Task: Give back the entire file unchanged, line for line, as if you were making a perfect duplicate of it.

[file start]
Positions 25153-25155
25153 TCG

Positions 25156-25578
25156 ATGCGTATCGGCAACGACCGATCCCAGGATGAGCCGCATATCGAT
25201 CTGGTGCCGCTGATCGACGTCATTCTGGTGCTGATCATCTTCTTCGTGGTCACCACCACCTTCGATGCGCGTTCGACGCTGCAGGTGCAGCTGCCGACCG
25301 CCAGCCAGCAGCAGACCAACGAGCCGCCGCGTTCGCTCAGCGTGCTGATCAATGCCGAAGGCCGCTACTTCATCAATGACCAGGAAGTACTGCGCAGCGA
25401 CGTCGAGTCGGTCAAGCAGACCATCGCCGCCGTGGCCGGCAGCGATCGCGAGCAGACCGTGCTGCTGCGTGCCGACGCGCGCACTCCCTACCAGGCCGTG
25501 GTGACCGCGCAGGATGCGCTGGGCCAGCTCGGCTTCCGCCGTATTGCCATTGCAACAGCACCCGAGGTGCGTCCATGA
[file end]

Positions 25153-25155
25153 TCG

Positions 25156-25578
25156 ATGCGTATCGGCAACGACCGATCCCAGGATGAGCCGCATATCGAT
25201 CTGGTGCCGCTGATCGACGTCATTCTGGTGCTGATCATCTTCTTCGTGGTCACCACCACCTTCGATGCGCGTTCGACGCTGCAGGTGCAGCTGCCGACCG
25301 CCAGCCAGCAGCAGACCAACGAGCCGCCGCGTTCGCTCAGCGTGCTGATCAATGCCGAAGGCCGCTACTTCATCAATGACCAGGAAGTACTGCGCAGCGA
25401 CGTCGAGTCGGTCAAGCAGACCATCGCCGCCGTGGCCGGCAGCGATCGCGAGCAGACCGTGCTGCTGCGTGCCGACGCGCGCACTCCCTACCAGGCCGTG
25501 GTGACCGCGCAGGATGCGCTGGGCCAGCTCGGCTTCCGCCGTATTGCCATTGCAACAGCACCCGAGGTGCGTCCATGA